- 1 What were the Nazca known for?
- 2 What was the Nazca culture and why was it important?
- 3 Where did the Nazca thrive?
- 4 What did the Nazca people believe in?
- 5 How did the Nazca people die?
- 6 Why did the Nazca fall?
- 7 What is the meaning of Nazca?
- 8 What was unique about the Nazca culture of the Andes?
- 9 How were the Nazca Lines made so perfectly straight over a large distance?
- 10 How did the Nazca deal with their dry environment?
- 11 When did the Nazca culture die off?
- 12 What language did the Nazca people speak?
- 13 Who are the Nazca and Paracas people?
- 14 Who drew Nazca Lines?
What were the Nazca known for?
The Nazca Lines are perhaps best known for the representations of about 70 animals and plants, some of which measure up to 1,200 feet (370 meters) long. Examples include a spider, hummingbird, cactus plant, monkey, whale, llama, duck, flower, tree, lizard and dog.
What was the Nazca culture and why was it important?
Strongly influenced by the preceding Paracas culture, which was known for extremely complex textiles, the Nazca produced an array of crafts and technologies such as ceramics, textiles, and geoglyphs.
Where did the Nazca thrive?
The Nazca civilization flourished on the southern coast of Peru between 200 BCE and 600 CE. They settled in the Nazca and other surrounding valleys with their principal religious and urban sites being Cahuachi and Ventilla, respectively.
What did the Nazca people believe in?
Religion and Beliefs The people of the Nazca culture were polytheistic and pantheistic, that is worshiped nature and the mountains, sea, sky, earth, fire, water, etc.. Most of the temples and other buildings were created in honor of these deities, in order to please the gods to not suffer famine.
How did the Nazca people die?
“ They died out because they destroyed their natural ecosystem,” said archaeologist Alex J. Chepstow-Lusty of the French Institute of Andean Studies in Lima, coauthor of a paper in the current issue of Latin American Antiquity. “As the population expanded, they put in too many fields and didn’t protect the landscape.
Why did the Nazca fall?
By 750 CE, the Nazca civilization had pretty much met its demise. Some experts attribute this in large part to the deforestation of the region by the Nazca. In order to make room for cotton and maize planting, important trees were removed, namely the Huarango Tree. This made the region vulnerable to climate changes.
What is the meaning of Nazca?
: of or relating to a culture of the coast of southern Peru dating from about 2000 b.c. and characterized by a thin hard coiled pottery painted in many brilliant colors and conventionalized symbolic design, by expert weaving, and by irrigated agriculture in an area now desert.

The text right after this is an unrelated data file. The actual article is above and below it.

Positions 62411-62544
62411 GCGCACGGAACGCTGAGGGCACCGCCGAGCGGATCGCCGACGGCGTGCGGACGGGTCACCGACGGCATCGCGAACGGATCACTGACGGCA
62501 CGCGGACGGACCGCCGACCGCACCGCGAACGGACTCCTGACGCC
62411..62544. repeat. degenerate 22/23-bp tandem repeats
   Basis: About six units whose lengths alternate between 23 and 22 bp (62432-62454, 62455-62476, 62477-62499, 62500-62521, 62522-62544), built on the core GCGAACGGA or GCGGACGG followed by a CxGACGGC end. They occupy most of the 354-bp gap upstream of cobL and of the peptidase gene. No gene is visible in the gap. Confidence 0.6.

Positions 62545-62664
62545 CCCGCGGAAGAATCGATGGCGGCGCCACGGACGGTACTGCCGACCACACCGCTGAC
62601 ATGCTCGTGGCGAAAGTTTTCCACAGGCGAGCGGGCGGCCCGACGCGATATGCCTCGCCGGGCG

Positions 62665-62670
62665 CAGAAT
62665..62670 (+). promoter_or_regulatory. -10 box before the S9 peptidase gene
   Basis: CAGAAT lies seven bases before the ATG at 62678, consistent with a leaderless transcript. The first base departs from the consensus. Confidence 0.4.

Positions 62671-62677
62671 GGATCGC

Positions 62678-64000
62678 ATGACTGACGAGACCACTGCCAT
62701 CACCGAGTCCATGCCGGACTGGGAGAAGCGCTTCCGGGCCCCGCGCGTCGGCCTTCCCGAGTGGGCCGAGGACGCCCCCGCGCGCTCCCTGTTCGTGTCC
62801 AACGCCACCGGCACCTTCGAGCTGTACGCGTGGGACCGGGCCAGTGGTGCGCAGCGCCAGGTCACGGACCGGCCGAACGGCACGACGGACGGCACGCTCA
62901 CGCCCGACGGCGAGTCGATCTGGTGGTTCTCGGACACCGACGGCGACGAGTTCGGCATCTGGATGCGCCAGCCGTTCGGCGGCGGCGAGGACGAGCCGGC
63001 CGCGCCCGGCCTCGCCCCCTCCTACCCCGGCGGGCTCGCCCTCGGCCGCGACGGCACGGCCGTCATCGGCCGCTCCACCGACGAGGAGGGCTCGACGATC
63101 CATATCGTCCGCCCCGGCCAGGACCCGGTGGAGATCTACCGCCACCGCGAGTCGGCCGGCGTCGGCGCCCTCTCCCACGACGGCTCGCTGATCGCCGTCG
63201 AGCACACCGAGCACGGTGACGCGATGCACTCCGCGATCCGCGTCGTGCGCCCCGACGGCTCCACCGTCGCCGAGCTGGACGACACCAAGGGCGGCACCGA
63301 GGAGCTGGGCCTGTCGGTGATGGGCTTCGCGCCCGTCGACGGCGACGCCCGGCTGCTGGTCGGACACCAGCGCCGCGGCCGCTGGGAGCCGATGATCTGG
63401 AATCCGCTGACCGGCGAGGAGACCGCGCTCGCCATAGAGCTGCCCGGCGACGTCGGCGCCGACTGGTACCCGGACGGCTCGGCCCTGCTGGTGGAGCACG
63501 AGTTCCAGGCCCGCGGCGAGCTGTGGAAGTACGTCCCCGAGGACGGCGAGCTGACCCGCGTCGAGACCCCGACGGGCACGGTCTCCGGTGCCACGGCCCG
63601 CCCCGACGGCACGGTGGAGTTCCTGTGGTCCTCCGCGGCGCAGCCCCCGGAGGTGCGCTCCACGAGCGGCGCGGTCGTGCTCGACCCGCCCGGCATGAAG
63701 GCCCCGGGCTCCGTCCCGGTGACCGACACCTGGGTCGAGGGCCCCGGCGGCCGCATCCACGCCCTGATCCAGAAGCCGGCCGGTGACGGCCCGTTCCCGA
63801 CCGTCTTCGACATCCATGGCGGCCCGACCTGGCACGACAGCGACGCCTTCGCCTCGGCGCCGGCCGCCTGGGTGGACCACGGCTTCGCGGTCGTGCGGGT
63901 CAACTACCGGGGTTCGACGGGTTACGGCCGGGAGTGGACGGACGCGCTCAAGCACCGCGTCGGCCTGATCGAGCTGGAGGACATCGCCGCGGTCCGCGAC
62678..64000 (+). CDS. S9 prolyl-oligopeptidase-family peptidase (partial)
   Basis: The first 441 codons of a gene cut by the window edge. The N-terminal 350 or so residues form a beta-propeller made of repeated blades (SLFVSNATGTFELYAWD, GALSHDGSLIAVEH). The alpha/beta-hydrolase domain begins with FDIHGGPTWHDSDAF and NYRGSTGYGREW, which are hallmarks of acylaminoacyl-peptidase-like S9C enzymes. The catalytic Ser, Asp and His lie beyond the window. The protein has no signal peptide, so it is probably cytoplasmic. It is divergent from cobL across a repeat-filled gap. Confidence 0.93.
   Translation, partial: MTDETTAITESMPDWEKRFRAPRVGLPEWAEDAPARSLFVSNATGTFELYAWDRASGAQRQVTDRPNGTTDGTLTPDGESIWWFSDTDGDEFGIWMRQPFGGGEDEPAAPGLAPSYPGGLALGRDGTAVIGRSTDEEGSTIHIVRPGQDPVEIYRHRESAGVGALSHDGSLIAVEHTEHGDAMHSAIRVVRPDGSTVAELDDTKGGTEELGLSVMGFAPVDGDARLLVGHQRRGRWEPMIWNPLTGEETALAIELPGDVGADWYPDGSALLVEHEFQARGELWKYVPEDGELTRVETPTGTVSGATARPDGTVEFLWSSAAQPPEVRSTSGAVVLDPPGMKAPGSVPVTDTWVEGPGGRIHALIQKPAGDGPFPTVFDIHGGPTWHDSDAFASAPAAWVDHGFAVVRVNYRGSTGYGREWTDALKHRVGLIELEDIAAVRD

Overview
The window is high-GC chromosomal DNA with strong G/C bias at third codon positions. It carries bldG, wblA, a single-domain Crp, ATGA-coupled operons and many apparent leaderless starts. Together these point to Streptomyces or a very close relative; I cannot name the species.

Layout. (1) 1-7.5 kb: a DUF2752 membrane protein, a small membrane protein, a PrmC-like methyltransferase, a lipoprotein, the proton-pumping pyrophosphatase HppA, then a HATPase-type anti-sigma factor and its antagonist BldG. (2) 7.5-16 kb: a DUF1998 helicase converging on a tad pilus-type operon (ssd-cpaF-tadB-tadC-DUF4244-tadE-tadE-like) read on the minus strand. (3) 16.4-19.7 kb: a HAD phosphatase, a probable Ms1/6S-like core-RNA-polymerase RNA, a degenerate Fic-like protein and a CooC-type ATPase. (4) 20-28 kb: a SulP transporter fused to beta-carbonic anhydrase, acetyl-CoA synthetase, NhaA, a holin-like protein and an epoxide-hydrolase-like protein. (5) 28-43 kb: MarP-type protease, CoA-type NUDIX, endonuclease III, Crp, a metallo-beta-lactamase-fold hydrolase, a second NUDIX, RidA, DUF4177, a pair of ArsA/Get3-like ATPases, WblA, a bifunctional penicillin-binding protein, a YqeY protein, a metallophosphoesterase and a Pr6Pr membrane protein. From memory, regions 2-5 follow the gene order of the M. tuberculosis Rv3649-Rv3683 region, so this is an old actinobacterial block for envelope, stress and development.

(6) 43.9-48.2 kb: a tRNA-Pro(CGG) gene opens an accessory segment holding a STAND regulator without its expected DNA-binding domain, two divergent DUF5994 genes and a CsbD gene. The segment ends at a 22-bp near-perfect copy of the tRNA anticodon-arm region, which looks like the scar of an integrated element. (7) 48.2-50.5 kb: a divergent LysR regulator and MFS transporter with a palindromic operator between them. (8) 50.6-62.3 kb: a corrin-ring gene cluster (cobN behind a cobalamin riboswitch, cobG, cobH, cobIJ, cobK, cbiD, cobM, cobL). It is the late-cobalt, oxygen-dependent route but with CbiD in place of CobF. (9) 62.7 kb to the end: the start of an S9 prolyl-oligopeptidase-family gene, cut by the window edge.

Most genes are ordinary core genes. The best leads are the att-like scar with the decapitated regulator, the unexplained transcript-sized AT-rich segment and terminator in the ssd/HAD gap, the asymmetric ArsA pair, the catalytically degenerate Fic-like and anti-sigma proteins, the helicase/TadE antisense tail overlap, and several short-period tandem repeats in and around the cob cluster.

What was unique about the Nazca culture of the Andes?
Had an elaborate religion essential to their culture and their history was well documented. What was unique about the Nazca culture of the Andes? They etched geoglyphs in the desert. Describe three ways the Inca united their empire.
How were the Nazca Lines made so perfectly straight over a large distance?
The prestigious archaeologist Maria Reiche formulated some theories as to how the lines were made. Lines: The Nazca used wooden stakes attached by a rope. They set the stakes as a guide in a straight line. This technique allowed them to repeat the process and draw very long lines and shapes.
How did the Nazca deal with their dry environment?
Terms in this set (10) All of these cultures shared use of irrigation systems as a means of life to combat their dry environments. By creating irrigation systems and underground canals. The Nazca Lines are also rumored to be used to deal with their dry environment.
When did the Nazca culture die off?
The Nazca people of Peru — famous for their huge line drawings on a desert plateau that are fully visible only from the air — set the stage for their collapse around the year 500 by deforesting the plain, allowing a flood-free rein through the Rio Ica valley, researchers have found.
What language did the Nazca people speak?
What language did the Nazca speak? Recently, the Inca language of Quechua has been given the status of an official language of Peru, the Quechua language was spoken by the Incas and is spoken around widely in the Andes.
Who are the Nazca and Paracas people?
Originally nomadic people, the Paracas (800 b.c and 100 b.c) and Nazca (100 b.c. to 800 a.d.) people began to settle and build complex societies, a feat made possible by their ability to control water for irrigation. Evidence of their presence in the deserts of South America dates back 10,0000 years.
Who drew Nazca Lines?
Scientists believe that the majority of lines were made by the Nasca people, who flourished from around A.D. 1 to 700. Certain areas of the pampa look like a well-used chalk board, with lines overlapping other lines, and designs cut through with straight lines of both ancient and more modern origin.